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September 20, 2006 -- Today the News Wales site posted an article about a policy "manifesto" issued by the Royal College of Nursing in Wales in advance of next year's Welsh legislative elections. The attention-grabbing headline is "Wales boozing worries nurses," but the manifesto covers a wide range of key health "demands." These include a large increase in the number of school nurses, expanding nursing responsibilities in community care, improvements in emergency care, and measures to improve nursing recruitment and retention. The unsigned piece has good quotes from the RCN Wales director, and it appears to be essentially a description of the RCN's press release. So it might have benefited from some outside comment on the extent to which the manifesto is politically feasible. But it is clearly an example of strong advocacy for nurses and their patients.

The piece says that RCN Wales issued the manifesto to "challeng[e]" all political parties to make health a key part of their election platforms. According to the piece, the nurses' "demands" include: reducing alcohol consumption, which the RCN notes could help "save thousands of lives and millions of pounds every year," through public education, expanded services, and "consideration of the impact of advertising and licensing hours"; full funding for a National Health Service plan to improve pay and conditions for staff; funding for nurse-led community health hospitals and clinics as well as more community nurses; an increase in school nurses, which the RCN says would help protect young people from drug abuse, poor nutrition, and depression; improvements in emergency care, including measures to protect staff from abuse, a key factor in nurses leaving the profession; and a "focus on recruiting and retaining nurses," specifically measures to ensure that "nursing staff numbers do not fall in Wales." The article notes in passing that nurses "deliver the majority of patient care," which would presumably be news to the producers of Hollywood hospital shows.

The piece also includes an extensive quote from Tina Donnelly, the director of RCN Wales:

We have set out, after consulting with our members across Wales what we believe are the most important things for the next Welsh Assembly Government to deliver. ... We know that all of our decision-makers believe that we should have a community health service but if this is going to work – then you need community nurses! Without community nurses, Design for Life will surely fail. In addition, we need to take steps to empower nurses through independent prescribing, nurse-led walk-in centres and nurse-led community hospitals. Wales needs nurses and not only for nursing! As nurses we are powerful advocates for our patients and improving the health service.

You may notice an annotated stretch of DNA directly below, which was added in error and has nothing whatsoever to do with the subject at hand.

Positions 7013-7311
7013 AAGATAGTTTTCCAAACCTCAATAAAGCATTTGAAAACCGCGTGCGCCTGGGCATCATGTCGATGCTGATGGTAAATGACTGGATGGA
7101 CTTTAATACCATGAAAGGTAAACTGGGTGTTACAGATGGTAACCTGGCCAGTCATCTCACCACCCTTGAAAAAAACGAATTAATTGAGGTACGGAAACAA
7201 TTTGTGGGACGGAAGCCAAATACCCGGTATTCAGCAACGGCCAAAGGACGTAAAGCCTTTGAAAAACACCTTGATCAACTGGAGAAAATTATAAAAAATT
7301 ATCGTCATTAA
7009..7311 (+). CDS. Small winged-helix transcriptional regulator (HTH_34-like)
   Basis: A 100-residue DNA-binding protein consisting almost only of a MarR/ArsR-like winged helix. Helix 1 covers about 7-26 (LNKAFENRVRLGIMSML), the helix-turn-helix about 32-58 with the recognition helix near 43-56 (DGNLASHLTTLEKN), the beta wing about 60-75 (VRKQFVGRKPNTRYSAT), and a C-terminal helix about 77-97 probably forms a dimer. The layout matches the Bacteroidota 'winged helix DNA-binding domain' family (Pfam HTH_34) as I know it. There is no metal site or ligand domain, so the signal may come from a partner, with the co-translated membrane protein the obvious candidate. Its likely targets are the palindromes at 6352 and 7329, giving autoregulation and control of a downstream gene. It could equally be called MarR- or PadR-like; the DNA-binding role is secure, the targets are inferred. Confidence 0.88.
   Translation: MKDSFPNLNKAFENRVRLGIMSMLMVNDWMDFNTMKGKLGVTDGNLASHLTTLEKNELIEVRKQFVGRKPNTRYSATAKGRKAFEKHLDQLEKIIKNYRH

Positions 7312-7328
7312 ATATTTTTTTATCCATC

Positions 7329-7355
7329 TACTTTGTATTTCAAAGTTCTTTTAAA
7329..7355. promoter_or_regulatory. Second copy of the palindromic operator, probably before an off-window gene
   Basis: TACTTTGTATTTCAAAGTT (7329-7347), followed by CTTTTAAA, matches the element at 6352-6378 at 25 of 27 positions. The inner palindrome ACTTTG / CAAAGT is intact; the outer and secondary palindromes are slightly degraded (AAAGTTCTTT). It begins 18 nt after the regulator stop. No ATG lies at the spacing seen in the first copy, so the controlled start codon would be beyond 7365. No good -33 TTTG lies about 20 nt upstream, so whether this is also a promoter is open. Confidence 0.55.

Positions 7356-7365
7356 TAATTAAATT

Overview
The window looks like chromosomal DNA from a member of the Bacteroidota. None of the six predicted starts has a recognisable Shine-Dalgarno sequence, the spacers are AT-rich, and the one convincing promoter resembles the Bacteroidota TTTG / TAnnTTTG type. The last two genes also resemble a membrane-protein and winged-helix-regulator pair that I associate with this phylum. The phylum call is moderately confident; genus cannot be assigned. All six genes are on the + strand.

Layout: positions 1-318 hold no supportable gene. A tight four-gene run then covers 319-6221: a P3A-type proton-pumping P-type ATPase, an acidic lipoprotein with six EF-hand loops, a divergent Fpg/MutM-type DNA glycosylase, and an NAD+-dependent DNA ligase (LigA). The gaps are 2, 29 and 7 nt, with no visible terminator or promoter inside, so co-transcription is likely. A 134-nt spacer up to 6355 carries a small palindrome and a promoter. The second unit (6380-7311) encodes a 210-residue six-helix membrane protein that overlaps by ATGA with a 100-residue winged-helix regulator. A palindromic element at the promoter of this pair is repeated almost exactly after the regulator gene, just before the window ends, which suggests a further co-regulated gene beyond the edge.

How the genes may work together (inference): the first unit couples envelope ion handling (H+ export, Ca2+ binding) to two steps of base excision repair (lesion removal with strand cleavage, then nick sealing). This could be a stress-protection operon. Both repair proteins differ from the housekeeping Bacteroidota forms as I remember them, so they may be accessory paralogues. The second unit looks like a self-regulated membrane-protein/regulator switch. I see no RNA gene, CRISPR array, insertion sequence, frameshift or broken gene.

This is indeed a "powerful" statement about advocacy for patients and nurses. And the piece does a good job of giving readers a sense of what the nurses want and why. In particular, the piece and Ms. Donnelly's comments underline the holistic nature of the nursing practice model. Nursing does not occur only at the bedside, but in policy and media advocacy as well. Of course, some of the RCN manifesto will presumably be controversial. The expansion of nursing practice roles, including independent prescribing, has encountered bitter opposition from many physicians in the U.K. And even the proposals that are not controversial in theory may be difficult to achieve depending on the cost and other potential challenges, which this piece does not discuss. It might have been helpful to get some comment from a government health representative or a physician leader. It might also have been good to hear more about why "Wales needs nurses"--what do they do for patients, exactly? However, on the whole the piece presents nurses as serious professionals who have ideas about how to improve health care and the initiative to pursue them.

We thank News Wales for its coverage of this strong nursing advocacy.

See the article "Wales boozing worries nurses" from the September 20, 2006 edition of New Wales.

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